7 Deadly Mistakes of Restaurant Menu Design

Posted on | October 1, 2010 | No Comments

The following is a list of some of the most common mistakes associated with the initial design and updating of your restaurant menu. They are easily avoidable and many are common sense. Call for help on the design and printing of your next menu. 

  1. Hand-written changes on the menu. Digital printing allows for quick and inexpensive menu updates so it is better to reprint when making pricing changes or discontinuing items. Not only is it time consuming making manual changes, it always looks “last minute” and adversely affects the look.
  2. Misspelled items and text. These errors can be eliminated with careful attention and editing by more than one person. If you design your own menu it is very easy to miss common errors that spell checkers do not detect.
  3. Listing items that are not regularly available. Don’t set people up for disappointment by advertising items they can’t have.
  4. Too many or too few items. Too many items can confuse customers and make it difficult to identify your specialties. It can also be costly to your business. Too few items and customers may decide to go elsewhere if they can’t order something they want.
  5. Changing items too frequently. Repeat customers commonly want to order the “regular” and can be disappointed if it is suddenly no longer available. Even if it is not on the regular menu you may want it to still be available.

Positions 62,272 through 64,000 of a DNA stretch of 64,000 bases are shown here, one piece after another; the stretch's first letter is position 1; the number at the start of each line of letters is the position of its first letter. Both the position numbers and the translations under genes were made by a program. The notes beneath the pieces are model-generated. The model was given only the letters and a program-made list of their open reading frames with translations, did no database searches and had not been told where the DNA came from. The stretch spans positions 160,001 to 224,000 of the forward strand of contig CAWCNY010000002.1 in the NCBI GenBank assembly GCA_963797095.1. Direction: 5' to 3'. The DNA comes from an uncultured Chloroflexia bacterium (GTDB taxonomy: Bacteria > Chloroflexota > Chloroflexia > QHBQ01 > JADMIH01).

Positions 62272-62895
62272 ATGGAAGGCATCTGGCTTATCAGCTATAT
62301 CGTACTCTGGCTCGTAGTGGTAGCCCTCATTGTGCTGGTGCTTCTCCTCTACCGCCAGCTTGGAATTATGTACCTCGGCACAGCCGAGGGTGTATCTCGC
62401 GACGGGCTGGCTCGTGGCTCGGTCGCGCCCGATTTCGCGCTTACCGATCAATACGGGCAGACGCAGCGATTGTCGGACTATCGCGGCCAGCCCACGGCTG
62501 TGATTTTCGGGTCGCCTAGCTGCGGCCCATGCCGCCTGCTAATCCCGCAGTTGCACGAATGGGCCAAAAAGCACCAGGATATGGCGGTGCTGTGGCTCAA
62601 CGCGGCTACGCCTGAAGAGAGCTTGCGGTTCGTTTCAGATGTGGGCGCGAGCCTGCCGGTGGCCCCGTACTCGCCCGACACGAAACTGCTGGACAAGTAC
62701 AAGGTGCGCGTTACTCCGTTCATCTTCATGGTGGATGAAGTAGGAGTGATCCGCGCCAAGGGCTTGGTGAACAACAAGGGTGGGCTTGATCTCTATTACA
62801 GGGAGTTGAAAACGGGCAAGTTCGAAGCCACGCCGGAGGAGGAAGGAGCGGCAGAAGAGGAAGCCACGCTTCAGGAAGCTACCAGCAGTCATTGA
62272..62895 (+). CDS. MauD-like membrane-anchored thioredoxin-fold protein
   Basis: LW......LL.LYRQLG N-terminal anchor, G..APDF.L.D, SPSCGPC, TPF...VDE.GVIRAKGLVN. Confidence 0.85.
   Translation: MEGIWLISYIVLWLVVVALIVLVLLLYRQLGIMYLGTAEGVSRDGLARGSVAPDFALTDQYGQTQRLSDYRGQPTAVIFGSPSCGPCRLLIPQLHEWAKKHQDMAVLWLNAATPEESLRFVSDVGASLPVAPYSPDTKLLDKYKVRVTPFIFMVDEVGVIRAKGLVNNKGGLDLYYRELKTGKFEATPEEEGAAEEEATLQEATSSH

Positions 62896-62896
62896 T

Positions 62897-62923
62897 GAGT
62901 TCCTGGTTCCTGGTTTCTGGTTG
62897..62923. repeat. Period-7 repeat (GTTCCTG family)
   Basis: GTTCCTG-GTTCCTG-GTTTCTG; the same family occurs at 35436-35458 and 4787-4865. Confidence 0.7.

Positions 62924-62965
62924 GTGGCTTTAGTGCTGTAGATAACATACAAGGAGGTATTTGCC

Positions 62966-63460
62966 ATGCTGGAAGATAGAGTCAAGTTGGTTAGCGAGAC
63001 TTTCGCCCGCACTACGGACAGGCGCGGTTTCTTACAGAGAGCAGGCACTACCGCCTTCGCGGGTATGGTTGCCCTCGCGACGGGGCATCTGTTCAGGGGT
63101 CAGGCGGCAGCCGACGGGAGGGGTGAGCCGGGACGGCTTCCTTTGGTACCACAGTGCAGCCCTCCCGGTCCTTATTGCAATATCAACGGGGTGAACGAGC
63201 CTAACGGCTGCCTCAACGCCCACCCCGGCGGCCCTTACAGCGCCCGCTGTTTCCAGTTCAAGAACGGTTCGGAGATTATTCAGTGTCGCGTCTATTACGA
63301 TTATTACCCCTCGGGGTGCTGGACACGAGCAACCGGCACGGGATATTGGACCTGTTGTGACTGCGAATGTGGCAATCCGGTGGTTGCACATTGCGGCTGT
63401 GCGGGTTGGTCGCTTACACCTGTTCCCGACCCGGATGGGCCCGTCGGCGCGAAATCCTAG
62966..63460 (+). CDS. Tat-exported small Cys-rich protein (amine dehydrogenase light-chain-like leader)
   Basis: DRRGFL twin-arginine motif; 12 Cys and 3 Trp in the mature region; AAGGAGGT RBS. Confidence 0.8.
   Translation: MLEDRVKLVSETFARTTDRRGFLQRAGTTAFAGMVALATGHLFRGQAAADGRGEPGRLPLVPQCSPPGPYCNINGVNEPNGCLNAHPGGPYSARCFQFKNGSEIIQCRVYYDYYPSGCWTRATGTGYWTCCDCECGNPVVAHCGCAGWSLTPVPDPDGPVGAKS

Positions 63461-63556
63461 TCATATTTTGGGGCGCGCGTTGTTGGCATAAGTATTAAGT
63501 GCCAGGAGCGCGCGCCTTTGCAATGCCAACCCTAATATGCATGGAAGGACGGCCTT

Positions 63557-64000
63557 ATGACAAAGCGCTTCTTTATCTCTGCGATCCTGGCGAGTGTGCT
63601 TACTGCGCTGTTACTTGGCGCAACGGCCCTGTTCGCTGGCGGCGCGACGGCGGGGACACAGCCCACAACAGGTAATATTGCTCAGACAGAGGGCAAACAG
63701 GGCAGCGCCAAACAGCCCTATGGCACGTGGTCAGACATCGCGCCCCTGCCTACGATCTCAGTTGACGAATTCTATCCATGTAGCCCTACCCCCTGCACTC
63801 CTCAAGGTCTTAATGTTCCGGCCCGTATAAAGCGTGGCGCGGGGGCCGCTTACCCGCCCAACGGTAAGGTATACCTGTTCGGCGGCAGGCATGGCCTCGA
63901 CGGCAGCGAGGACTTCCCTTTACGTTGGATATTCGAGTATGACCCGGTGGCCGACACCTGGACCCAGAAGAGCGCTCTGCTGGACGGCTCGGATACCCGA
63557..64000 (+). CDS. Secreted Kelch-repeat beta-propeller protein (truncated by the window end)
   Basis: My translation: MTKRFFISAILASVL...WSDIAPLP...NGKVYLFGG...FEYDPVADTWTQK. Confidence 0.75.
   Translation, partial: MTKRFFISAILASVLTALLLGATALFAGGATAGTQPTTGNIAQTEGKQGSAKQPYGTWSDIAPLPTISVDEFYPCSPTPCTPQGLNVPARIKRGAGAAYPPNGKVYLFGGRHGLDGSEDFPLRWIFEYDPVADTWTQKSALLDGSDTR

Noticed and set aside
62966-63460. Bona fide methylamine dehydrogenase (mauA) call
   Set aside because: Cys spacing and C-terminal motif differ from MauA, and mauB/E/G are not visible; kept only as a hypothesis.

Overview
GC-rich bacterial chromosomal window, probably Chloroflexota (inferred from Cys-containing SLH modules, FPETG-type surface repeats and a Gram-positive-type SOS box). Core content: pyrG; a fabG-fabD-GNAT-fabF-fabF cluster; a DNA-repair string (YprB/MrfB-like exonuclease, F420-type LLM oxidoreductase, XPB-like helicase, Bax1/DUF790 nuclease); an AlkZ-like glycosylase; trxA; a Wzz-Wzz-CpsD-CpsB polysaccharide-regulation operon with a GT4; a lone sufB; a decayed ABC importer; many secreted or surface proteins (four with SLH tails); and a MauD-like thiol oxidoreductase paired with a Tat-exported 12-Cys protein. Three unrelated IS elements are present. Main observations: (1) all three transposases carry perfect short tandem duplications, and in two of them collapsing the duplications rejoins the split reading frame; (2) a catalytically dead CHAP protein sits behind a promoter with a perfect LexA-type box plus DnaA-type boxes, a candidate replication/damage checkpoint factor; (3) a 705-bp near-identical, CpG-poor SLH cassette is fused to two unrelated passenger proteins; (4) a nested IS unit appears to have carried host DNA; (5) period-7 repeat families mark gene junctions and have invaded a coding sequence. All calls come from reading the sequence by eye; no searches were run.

6. No signature “specialty of the house” items. These are the items you should be famous for and are essential to building your brand. It provides a basis for your advertising by distinguishing you from competitors. It can also make it easy for customers to decide what to order. It doesn’t have to be the most expensive item on your menu but it can be one of the most profitable.
  7. Not engineering your menu to showcase items properly. Customers can spend several minutes pondering your menu. Proper design can showcase signature items, increase the sale of add-ons and impact your bottom-line. The overall design must suit the type of restaurant and the image you are trying to create.

This list is adapted from the original article by Andreas Breitfuss, menu designer and restaurant consultant. Follow this link for the complete article: http://www.squidoo.com/restaurantmenudesigner#module4518402

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